Statistics and probability
- Calculating the mean: data displays
- Calculating the median: data displays
- Comparing means of distributions
- Means and medians of different distributions
- Impact on median & mean: removing an outlier
- Impact on median & mean: increasing an outlier
- Effects of shifting, adding, & removing a data point
- Mean as the balancing point
- Missing value given the mean
- Missing value given the mean
- Median & range puzzlers
- Median & range puzzlers
Means and medians of different distributions
Sal compares the mean and median based on a few different distributions. Created by Sal Khan.
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- I dont understand : in the following exercises "Interpreting and comparing data distributions", the questions are about standard deviation, but Sal haven t mentioned it yet.(16 votes)
- Why are there in the exercise right after this video questions about interquartile range and greatest deviations? I don't even know what these notions mean(10 votes)
- They misplaced the exercise, it happens from time to time... Next sections cover those topics.(5 votes)
- If the population is college graduates, Michael Jordan shouldn't have been included (he turned pro before graduating)(5 votes)
- The question is specifically asking about the median income of "geology majors" not "graduates of UNC with a degree in geology".(6 votes)
- Doesn't an outlier affect the median somewhat because it is a number used to locate the median correct.. The way this is worded it seems like the outliers don't affect the median, only the mean.... am I understanding this correctly(3 votes)
- Outliers do affect the median, for the reason you say. However, there needs to be many (relative to the size of the dataset) extreme values before the median gets changed.
Say we have a dataset: 1, 2, 3, 4, 5
The median is 3. If we changed the 5 to 500, the median will still be 3 (but the mean will not be!). If we changed the 4 and 5 to 400 and 500, the median would still be 3.
So for the median, it's not so much the size of the outlier, but rather how many there are. For the mean, even a single outlier can have a big effect if it is extreme enough.(7 votes)
- You recorded the time in seconds it took for 8 participants to solve a puzzle. These times appear below. However, when the data was entered into the statistical program, the score that was supposed to be 22.1 was entered as 21.2. You had calculated the following measures of central tendency: the mean, the median, and the mean trimmed 25%. Which of these measures of central tendency will change when you correct the recording error?(3 votes)
- It depends on the position of the data value. If it is in the "middle", then the median will change, but otherwise it would remain the same. Likewise, the mean trimmed 25% would only change if the incorrectly entered value was not a truncated / trimmed one. The mean would change.(2 votes)
- (scratches head) where did he get the data?(3 votes)
- I made some experiment and I think third answer is not must.
Am I missing something?(2 votes)
- I dont think you are.Unless you count mode and range.(2 votes)
- i watched almost all the videos and i still dont understand(2 votes)
- It is okay, just try to wrap your mind around it. It will come to you don't worry and don't stress it.(1 vote)
- is there a video on ogives?(2 votes)
- is there a easier way that this cxan be modified in shorter and a little bit more clesr(2 votes)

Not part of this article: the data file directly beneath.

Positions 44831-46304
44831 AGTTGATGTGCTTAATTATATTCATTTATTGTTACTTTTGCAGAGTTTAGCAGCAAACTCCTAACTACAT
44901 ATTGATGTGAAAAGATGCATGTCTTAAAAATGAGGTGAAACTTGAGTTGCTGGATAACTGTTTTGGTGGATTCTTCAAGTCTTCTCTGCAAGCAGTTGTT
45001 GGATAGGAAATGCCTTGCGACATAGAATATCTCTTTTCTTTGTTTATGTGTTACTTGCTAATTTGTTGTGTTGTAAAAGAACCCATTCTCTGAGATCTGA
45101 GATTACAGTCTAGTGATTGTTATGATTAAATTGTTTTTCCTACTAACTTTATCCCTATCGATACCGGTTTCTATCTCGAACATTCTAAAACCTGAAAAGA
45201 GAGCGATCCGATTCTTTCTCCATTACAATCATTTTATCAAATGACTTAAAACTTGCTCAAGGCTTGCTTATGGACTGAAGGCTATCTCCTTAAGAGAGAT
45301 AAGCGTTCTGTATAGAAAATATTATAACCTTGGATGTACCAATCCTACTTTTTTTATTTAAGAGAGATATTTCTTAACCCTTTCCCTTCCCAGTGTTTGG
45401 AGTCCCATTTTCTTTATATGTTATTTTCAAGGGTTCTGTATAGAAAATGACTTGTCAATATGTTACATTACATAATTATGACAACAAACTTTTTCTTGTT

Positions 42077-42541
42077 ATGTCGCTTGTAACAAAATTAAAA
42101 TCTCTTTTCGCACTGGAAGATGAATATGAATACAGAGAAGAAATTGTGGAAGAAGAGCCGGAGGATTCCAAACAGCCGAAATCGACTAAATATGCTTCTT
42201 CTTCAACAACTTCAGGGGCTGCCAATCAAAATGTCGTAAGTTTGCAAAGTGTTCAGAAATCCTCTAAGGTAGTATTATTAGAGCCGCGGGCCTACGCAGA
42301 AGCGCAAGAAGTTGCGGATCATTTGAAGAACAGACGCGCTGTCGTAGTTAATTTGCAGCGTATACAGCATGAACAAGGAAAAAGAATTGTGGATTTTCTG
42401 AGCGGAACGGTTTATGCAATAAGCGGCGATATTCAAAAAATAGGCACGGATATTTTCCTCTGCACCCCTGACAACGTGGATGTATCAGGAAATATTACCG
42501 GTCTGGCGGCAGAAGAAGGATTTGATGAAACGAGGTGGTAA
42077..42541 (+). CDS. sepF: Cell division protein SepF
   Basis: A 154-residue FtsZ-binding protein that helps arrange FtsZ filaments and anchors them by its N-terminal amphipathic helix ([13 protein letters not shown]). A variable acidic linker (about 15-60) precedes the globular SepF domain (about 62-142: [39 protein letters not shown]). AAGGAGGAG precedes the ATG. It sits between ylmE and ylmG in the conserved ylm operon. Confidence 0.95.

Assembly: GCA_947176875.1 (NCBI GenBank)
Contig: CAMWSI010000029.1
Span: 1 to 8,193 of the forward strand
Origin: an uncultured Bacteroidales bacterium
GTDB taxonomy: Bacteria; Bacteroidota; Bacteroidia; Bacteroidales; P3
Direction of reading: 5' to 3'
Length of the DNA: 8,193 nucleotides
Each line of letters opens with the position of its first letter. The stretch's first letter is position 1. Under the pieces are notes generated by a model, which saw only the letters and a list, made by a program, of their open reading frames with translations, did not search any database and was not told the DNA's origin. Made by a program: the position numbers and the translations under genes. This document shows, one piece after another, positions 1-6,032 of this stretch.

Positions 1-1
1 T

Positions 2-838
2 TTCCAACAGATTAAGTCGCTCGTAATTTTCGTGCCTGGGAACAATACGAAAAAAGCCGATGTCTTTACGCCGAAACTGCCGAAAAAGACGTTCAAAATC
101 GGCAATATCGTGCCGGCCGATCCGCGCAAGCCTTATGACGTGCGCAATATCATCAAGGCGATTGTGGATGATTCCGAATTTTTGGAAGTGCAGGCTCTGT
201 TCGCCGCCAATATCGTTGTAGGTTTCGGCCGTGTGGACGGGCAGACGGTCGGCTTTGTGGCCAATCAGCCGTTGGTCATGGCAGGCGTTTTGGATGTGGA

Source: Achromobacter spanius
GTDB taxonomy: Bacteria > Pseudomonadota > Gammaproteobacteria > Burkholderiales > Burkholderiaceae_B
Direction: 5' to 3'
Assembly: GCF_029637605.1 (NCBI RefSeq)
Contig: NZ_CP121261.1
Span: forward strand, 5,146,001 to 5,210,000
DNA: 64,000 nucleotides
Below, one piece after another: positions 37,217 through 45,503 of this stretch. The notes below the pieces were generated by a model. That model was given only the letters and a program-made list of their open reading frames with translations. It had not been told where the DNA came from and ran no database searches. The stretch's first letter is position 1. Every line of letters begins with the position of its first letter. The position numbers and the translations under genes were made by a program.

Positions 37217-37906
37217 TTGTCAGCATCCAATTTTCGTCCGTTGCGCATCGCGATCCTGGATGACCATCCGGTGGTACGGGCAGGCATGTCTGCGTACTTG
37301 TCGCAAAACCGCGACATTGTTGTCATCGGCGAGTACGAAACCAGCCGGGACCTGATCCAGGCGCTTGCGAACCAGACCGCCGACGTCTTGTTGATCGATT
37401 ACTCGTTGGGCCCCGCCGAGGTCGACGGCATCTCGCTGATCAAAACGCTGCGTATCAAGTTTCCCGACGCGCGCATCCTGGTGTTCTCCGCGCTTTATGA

Voiceover:"For a senior project, Richard is researching "how much money a college graduate can "expect to earn based on his or her major. "He finds the following interesting facts: "Basketball superstar Michael Jordan was a "geology major at the University of North Carolina. "There were only three civil engineering majors "from the University of Montana. "They all took the exact same job at the same company, earning the same salary. "Of the 35 finance majors from Wesleyan University, "32 got high-paying consulting jobs, "and the other 3 were unemployed. "For geology majors from the University of "North Carolina the median income will likely be ..." and we have some options here, "less than, equal to or greater than the mean." And then we have to answer the same questions ... "For civil engineering majors from Montana, the median income ..." Well actually these are both about median. "The median income will be ..." and we compare it against the mean. And then, "For finance majors from Wesleyan ..." We're going to compare the median income to the mean. So to visualize this a little bit more, I've copied and pasted this exact same problem onto my scratchpad, so here it is, I can now write on this. So, let's think about each of these. "For geology majors from UNC, "the median income will likely be ..." How will that compare to the mean? Well what do they tell us about UNC? They tell us that Michael Jordan was a geology major at the University of North Carolina. So what will the distribution of salaries probably look like? So if we're thinking about the University of North Carolina, probably will look something like this. And I'm going to do a very rough distribution right over here and let's say that this would be a salary of 0, and let's say that is a salary of, I don't know Let me put a salary of 50K here, I'll do this in thousands. Let's say this is 100 thousand right over here. And then you have Michael Jordan who is, actually I'll do a little gap here because he's so far up, I don't know exactly what he was making but it was definitely in the tens of millions of dollars a year so Michael Jordan is way, way, way, way, up here. So if you were to make a histogram or a plot of all of the salaries we could say, Okay well you know maybe we have, if you put all of the folks from geology majors at University of North Carolina... well there's probably, especially right when they graduated there's probably you know, 1, 2, 3, I could keep doing it. A bunch of people maybe making 50K maybe some people making a little bit more, maybe some people up here, maybe some people there. Some people there, some people there. Right there, maybe someone's making 100K. Maybe it's a couple of people up there, maybe someone isn't making anything, maybe they weren't able to find a job. And then of course you have Michael Jordan up here making you know, 10 million dollars or 20 million dollars or something like that. So when you have a situation like this where you have this outlier of Michael Jordan it's going to put, one way I think about it it kind of tugs on the mean, it wouldn't affect the median because remember the median is the middle value so it doesn't matter how high this number is, you can make this a trillion dollars it's not going to change what the middle value is. The middle value is still going to be the same middle value, you can move this anywhere around in this range it's not going to change the median. But the mean will change, if this becomes really, really astronomically high it will distort the actual mean here, actually could distort it a good bit. So for geology majors from UNC the median income is going to be lower than the mean because Michael Jordan is pulling the mean up. So let me fill that in. "So for geology majors from UNC, the median "will be less than the mean." Now let's think about the other ones, "For civil engineering majors from Montana, "the median income will be" blank "the mean." Well they tell us there were only three civil engineering majors from the University of Montana. They all took the exact same job at the same company earning the same salary. So let's say all 3 of them earn 50 thousand dollars. Let's say that's their salary so you have if you were to calculate the mean it would be 50 + 50 + 50 over 3 which of course is 50. That would be the mean. If you wanted the median you list the salaries in order and then you take the middle one, well the middle one is 50, so in this case the median is equal to the mean. So let's fill that in, median is equal to the mean. And then finally, wait let me go back to my scratchpad. Whoops, let me go back to my scratchpad here. "For finance majors from Wesleyan, the median income will be," blank "the mean." So let's think about this distribution here. So here we have 35, out of the 35, 32 got high-paying consulting jobs so let's say that they were making six-figures so the distribution might look something like this, this is 0 and this is let's say this is 50K and let's say that this right over here is 100 thousand dollars a years. So 32 got high-paying consulting jobs, so you might have 1, 2, 3, 4, 5, 6, 7, 8, 9, 10, 11, 12, 13, 14, 15, 16, 17, 18, 19, 20, 21, 22, 23, 24, 25, 26, 27, 28, 29, 30, 31, 32. So the distribution for the people who got the jobs might look something like that but there were 3 people who are unemployed so let's say they got no income, so you have 1, 2, 3. So this is now, you have 3 outliers like the Michael Jordan situation but instead of them being very high they are very low so they're going to pull the mean lower, they're not going to, if these were 0 or these were 50, or these were over here, they're not going to affect the median. The middle number is still going to be the same. But they are going to pull down the mean. So here I would say that the median income will likely be higher, will likely be greater than the mean. Because the mean is going to get pulled down by these outliers, these three people not make anything. So let's fill that out. "For finance majors from Wesleyan, the median income "will likely be greater than the mean." Now let's check our answer, and we got it right.